Australian shares stood out from the pack in what was a challenging year in 2022. That said, portfolio composition mattered; the resources sector was the beneficiary of favourable supply and demand dynamics (a factor that was augmented by Russia’s invasion of Ukraine), while companies and sectors with a higher growth orientation suffered following a sharp rise in bond yields. Macro factors were the key determinant of stock returns over the year.
With inflation stickier than initially anticipated, the Reserve Bank of Australia (RBA) followed other central banks in one of the sharpest monetary policy tightening cycles in history. In a similar fashion to overseas equities, Australian shares have experienced a contraction in valuations, with the forward price earnings ratio of the market dropping from 18.4x (or slightly expensive) to 13.8x (or slightly cheap).
Resources face contrasting forces in the year ahead
In 2023, we believe that the path of earnings will matter most and this represents the greater risk of near-term downside to the market. Presently, forward estimates of earnings are elevated despite the prospect of weaker global economic growth as the full impact of monetary policy tightening is realised. While Australia enters the year in better health than many countries overseas who stand on the brink of recession, a downdraft in earnings would still be felt here should this materialise.
Consumer driven businesses are most at risk, which to date have been buffeted by high household savings built through the COVID crisis, mortgages that were fixed through this period and sustained strength in the labour market. The lagged impact of rate increases and the roll-off of fixed rates, however, is likely to be realised through 2023, providing downside to these sectors. House price declines have already begun feeding into the wealth effect and sentiment has peeled off sharply.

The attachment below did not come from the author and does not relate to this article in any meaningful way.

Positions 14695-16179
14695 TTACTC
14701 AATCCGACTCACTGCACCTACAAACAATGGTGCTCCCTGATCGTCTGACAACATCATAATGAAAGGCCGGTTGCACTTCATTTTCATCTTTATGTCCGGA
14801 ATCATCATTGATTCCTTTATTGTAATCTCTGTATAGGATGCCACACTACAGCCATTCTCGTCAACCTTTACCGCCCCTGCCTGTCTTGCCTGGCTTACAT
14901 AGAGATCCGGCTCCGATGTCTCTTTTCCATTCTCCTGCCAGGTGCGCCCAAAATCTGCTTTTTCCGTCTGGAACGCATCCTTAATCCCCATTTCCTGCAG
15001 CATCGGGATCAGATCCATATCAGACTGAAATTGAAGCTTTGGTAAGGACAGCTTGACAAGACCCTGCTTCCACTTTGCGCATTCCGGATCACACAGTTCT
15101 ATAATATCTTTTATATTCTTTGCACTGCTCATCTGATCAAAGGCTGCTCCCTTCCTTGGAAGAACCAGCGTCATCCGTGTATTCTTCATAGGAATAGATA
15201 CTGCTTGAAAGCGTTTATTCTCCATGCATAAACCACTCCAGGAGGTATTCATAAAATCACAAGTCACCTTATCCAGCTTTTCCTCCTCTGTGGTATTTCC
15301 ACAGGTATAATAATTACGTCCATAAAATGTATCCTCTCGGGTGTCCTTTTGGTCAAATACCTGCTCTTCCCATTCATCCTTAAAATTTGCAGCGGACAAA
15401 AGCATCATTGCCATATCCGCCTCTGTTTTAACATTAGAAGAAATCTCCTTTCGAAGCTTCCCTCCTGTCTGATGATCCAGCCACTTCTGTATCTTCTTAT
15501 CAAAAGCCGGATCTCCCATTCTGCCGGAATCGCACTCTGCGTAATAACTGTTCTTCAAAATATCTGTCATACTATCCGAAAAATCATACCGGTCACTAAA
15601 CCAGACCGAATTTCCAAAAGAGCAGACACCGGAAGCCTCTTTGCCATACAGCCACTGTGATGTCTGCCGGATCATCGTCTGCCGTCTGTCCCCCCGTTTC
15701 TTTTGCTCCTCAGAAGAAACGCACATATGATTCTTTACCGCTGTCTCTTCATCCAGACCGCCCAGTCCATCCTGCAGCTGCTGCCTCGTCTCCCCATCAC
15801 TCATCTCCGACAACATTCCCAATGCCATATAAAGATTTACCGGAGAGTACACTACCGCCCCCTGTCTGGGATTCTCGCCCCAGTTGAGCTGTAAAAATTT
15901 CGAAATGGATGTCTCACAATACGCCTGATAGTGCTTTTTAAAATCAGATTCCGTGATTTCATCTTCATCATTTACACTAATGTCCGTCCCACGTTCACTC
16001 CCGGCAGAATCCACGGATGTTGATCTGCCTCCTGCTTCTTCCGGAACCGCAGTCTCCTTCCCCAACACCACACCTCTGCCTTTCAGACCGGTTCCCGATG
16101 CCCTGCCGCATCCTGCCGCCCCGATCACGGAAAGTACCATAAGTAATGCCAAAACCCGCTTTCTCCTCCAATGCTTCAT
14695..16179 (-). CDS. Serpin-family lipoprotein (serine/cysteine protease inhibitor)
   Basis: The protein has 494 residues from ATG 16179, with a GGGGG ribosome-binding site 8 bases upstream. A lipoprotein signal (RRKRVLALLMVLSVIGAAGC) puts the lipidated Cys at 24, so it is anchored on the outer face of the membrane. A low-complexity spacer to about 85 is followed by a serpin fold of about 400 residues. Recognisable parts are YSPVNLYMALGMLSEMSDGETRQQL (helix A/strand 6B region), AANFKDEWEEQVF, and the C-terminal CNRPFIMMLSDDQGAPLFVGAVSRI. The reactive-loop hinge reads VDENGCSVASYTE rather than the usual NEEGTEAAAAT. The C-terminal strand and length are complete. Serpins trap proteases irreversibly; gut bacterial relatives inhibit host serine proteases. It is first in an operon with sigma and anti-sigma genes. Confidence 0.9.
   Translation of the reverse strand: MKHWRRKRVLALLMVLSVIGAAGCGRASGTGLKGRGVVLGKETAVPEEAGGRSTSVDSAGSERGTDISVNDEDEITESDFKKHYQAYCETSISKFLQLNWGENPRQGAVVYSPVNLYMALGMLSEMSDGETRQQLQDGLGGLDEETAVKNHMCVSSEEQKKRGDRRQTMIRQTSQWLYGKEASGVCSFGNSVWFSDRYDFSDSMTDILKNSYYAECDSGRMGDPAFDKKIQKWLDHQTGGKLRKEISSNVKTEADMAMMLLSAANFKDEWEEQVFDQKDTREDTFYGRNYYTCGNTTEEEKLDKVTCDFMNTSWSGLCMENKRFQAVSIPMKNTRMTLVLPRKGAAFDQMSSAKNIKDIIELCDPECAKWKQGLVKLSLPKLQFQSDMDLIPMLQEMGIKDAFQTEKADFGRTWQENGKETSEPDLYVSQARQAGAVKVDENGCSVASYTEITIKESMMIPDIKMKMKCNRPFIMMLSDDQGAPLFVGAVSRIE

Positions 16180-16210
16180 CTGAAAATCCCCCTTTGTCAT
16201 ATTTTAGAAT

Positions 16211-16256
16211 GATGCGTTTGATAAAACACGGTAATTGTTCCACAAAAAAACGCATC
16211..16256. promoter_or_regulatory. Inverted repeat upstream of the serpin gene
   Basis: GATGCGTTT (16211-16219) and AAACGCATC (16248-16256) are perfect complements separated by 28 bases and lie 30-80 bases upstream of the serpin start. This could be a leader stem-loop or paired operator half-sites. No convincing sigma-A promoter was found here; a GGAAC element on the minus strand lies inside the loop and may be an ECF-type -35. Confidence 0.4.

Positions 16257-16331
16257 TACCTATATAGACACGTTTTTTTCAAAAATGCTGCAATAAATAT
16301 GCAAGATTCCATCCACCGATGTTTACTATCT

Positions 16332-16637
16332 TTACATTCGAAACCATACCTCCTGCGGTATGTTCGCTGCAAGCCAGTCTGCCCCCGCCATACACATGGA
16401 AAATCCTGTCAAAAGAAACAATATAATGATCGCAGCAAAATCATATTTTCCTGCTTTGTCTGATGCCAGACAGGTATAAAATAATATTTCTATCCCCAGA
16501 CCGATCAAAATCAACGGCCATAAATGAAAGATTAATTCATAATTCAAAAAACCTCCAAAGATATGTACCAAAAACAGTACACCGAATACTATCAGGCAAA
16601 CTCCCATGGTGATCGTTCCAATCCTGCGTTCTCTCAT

The large domestic financials sector has already been the beneficiary of an earnings tailwind as higher interest rates are incorporated into estimates. A more severe housing downturn, however, would raise the spectre of an escalation in bad debts for the mortgage-heavy banks.
Resources face contrasting forces in the year ahead. A global economic slowdown creates a headwind for short-term demand. However, this is balanced with the uplift from China’s reopening, market tightness from long-term underinvestment and the opportunities created by the green energy transition. While commodity prices have retreated from the mid year high of 2022, shareholders still stand to benefit from healthy dividends in 2023.
Wage inflation is less problematic in Australia
While earnings risk is key, we note that wage inflation is less problematic in Australia (with the RBA correspondingly less hawkish), balance sheets are healthy, the market is still providing an attractive dividend yield and we should be cushioned by one of the last ‘COVID re-opening’ trades in China.
We believe that the outlook is evenly balanced and we have a neutral view on the asset class.
While the forward P/E of the Australian market fell materially though 2022, this simply reflected the sharp rise in bond yields. On this basis, the market can be viewed as slightly cheap.
ASX 200 forward P/E and bond yields
With the exception of utilities, all sectors of the Australian equity market de-rated in 2022, with the most significant revaluation occurring in higher growth/longer duration sectors such as IT.
Change in P/E in 2022
With profit margins at a cyclical high, this represents a source of downside risk for the market, particularly if companies face weaker demand through 2023.
ASX 200 Industrials trailing profit margin